Tuesday, October 27, 2009

Bits, Bytes, and Speed...Whoop-de-doo!

10Gb/s to start...scalable to 100Gb/s, so what?!

In this age, it seems we’re drawn into a world of digi-speak, constantly inundated with impressive sounding jargon that can leave us baffled. Couple this with sustainability, and the subject matter quickly overwhelms.

In a recent post, I marveled at the notion of using fiber optics within the home. Intel’s announcement about its “Light Peak” technology buoyed a significant market buzz.

Their claim of a 10 Gigabit per second (Gb/s) data rate is surely impressive...and technically achievable...

...but what does this really mean for us consumers?

To grasp it, we start by defining a term that entered the lexicon in the late 1940’s. Bit. I consulted with Merriam-Webster and learned that, in computer speak, a binary digit (bit) is a unit of information expressed as either a 0 or 1, a yes or no. It follows that a bit rate is the number of bits per second that can be transmitted in a digital system. A Byte is equal to 8 bits. So, there’s our baseline. (Click image for a "bit" of fun - pdf download)

Times change us

Today, I use a digital SLR camera. It works well, it is fairly new, but seriously out of date. Such is technology...and so much for that 20 MB hard drive...one photo on my adolescent camera takes up about 3 MB...therefore my venerable Mac SE would struggle to store just 7 photos. It’s comforting to know that the memory card for the camera holds about 700 photos.  My latest computer holds more...and I no longer need to use caustic chemicals, paper, and physical storage for them.  A “bit” of sustainability, perhaps?

Do you like Blu-ray?

Blu-ray is the latest consumer electronics video technology making the rounds. When High Definition (HD) reared its head a need to dramatically increase the amount of data stored on a plastic disc rose along with it. Blu-ray gets its name by making use of a shorter wavelength, 405 nanometer blue-violet laser, to squeeze more digital storage on those discs. So how much can one hold?

Well, first we need to make the leap from Mega to Giga. Mega, as used above, indicates million. So a Megabyte (MB) of storage is enough to hold a million bytes. Giga means billion, or one-thousand times greater than Mega...a dual-layer Blu-ray disc holds about 50 Gigabytes (GB). A whole lot.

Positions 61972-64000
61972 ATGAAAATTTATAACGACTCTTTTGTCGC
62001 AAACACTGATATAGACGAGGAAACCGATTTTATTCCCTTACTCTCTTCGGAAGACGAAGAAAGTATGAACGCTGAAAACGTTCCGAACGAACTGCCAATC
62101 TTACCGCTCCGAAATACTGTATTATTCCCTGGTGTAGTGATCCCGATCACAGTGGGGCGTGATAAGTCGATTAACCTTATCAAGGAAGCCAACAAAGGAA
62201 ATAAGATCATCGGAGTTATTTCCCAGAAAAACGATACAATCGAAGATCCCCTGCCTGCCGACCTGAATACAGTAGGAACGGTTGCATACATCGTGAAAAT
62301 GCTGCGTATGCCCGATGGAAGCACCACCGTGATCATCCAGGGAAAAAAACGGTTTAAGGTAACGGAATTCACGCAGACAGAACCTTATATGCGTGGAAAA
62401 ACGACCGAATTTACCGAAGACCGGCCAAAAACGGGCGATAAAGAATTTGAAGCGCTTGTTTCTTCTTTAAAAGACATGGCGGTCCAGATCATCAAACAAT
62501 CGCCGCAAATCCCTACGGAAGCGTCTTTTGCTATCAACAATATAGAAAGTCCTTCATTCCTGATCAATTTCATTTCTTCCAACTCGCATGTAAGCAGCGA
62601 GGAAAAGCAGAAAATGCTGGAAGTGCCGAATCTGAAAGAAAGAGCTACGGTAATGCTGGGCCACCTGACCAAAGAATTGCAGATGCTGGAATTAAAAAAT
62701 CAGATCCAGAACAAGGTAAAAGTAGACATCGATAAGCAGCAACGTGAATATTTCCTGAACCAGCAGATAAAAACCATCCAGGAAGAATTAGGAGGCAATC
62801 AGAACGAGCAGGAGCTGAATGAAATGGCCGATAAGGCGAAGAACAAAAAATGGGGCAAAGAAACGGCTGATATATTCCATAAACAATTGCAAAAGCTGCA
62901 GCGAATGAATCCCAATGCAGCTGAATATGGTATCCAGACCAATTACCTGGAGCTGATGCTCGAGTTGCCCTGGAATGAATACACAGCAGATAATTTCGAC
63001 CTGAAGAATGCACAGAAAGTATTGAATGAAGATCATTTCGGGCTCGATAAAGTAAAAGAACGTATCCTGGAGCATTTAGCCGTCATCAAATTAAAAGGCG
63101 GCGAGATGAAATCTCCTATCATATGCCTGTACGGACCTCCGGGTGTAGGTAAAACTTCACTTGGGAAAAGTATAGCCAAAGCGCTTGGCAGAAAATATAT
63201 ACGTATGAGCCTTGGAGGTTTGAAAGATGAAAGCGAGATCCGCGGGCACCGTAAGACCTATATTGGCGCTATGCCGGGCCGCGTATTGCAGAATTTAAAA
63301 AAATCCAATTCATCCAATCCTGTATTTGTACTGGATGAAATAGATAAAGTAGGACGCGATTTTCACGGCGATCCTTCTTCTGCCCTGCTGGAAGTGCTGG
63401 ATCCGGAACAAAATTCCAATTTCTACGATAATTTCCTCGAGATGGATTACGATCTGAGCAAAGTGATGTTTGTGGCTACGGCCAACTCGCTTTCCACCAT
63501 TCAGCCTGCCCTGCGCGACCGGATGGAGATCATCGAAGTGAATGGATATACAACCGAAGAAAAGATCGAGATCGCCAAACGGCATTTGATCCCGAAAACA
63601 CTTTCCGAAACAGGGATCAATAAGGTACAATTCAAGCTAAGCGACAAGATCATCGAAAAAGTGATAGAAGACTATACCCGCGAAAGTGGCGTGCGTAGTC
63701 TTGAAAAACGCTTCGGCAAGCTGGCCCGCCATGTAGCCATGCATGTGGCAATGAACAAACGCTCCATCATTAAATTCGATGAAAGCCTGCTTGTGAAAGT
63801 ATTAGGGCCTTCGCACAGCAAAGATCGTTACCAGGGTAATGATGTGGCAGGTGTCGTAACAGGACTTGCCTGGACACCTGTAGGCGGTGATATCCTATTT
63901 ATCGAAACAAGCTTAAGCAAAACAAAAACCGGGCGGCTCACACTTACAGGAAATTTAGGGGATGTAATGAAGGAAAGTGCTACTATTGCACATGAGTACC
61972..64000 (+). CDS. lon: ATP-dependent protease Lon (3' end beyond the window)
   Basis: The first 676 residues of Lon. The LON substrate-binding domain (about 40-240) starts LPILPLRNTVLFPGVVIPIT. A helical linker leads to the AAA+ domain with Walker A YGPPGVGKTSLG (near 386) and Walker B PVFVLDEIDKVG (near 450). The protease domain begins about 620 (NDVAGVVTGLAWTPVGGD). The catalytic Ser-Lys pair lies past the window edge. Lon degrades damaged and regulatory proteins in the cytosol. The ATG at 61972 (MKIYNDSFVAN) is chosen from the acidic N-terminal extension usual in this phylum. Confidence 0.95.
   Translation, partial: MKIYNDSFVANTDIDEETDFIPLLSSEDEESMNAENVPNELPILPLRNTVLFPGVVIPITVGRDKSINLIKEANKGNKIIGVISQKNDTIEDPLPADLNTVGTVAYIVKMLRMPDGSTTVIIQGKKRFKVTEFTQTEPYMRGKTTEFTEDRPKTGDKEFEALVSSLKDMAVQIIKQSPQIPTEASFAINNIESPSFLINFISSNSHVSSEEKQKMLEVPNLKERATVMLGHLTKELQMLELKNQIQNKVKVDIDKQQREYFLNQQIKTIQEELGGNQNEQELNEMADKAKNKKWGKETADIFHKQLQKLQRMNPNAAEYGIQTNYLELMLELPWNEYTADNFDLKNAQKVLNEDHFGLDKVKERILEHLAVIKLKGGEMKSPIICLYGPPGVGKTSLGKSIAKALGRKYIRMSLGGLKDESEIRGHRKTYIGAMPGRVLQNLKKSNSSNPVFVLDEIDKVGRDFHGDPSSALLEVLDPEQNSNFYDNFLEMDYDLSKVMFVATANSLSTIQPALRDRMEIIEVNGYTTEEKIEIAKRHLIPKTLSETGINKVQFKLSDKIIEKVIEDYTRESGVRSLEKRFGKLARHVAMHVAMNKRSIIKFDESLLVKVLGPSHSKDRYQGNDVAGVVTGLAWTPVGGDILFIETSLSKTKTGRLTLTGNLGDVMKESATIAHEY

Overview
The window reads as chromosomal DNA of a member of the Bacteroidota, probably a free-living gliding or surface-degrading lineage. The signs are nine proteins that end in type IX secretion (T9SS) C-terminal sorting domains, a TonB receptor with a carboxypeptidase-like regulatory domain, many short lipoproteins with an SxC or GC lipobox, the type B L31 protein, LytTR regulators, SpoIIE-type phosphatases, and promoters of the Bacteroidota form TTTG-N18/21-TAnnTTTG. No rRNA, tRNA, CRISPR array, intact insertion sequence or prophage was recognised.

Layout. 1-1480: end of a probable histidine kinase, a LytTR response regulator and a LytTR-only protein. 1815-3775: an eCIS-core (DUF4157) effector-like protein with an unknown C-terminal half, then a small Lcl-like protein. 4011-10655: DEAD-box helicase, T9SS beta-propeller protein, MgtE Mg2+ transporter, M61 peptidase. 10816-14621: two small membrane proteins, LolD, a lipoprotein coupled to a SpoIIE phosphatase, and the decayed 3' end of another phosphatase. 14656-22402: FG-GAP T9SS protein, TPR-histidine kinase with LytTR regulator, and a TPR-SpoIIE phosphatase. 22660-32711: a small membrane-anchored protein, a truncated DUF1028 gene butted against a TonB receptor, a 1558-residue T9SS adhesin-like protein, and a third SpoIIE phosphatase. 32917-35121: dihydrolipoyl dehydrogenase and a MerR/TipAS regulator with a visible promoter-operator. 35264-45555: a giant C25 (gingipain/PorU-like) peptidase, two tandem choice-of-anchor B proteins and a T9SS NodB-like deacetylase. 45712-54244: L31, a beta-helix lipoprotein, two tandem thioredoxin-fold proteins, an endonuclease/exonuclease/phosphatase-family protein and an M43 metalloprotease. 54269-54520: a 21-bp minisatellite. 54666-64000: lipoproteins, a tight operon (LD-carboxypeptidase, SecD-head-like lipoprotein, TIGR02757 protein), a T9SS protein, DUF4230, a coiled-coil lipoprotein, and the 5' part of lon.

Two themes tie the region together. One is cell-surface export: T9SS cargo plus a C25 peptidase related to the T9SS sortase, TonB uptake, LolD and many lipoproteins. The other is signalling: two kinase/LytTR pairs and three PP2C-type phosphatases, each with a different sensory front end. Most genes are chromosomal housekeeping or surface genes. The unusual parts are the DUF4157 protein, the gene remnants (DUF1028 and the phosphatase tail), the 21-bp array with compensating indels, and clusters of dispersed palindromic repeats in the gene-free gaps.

Improved storage capacity helps. It means more intricate gaming, richer HD movies, HD-3D feature presentations, high quality audio files, etc. We all find ways to benefit from these technologies.

We’ve come a long way...largely resulting from technological development and superb engineering. It is nice being able to take these things for granted.

We’re social, we share

If you’re reading this blog, chances are you’re a regular on the internet, you participate in social media, and are accustomed to sharing your digital stuff. So, when we have the latest killer app...as social creatures...we get the urge to share it.

Whether you’re streaming music, sharing a photo, or watching football on the web...data rate is all important to you. The faster the rate the better the quality of sound or music, and the quicker the files transit from the source device to the receiving device. Simple stuff really...the amazing part is how far this portion of the digital world has come...but we are really only at the leading edge of where it will go.

Rates are the rage

Have you experienced that sense of frustration while using services like YouTube? You know, so easy to share, but the quality just doesn’t compare to your Blu-ray gear? Is it reasonable to expect better quality through web services like YouTube, NetFlix, Blockbuster, Amazon, or Wal-Mart. You bet!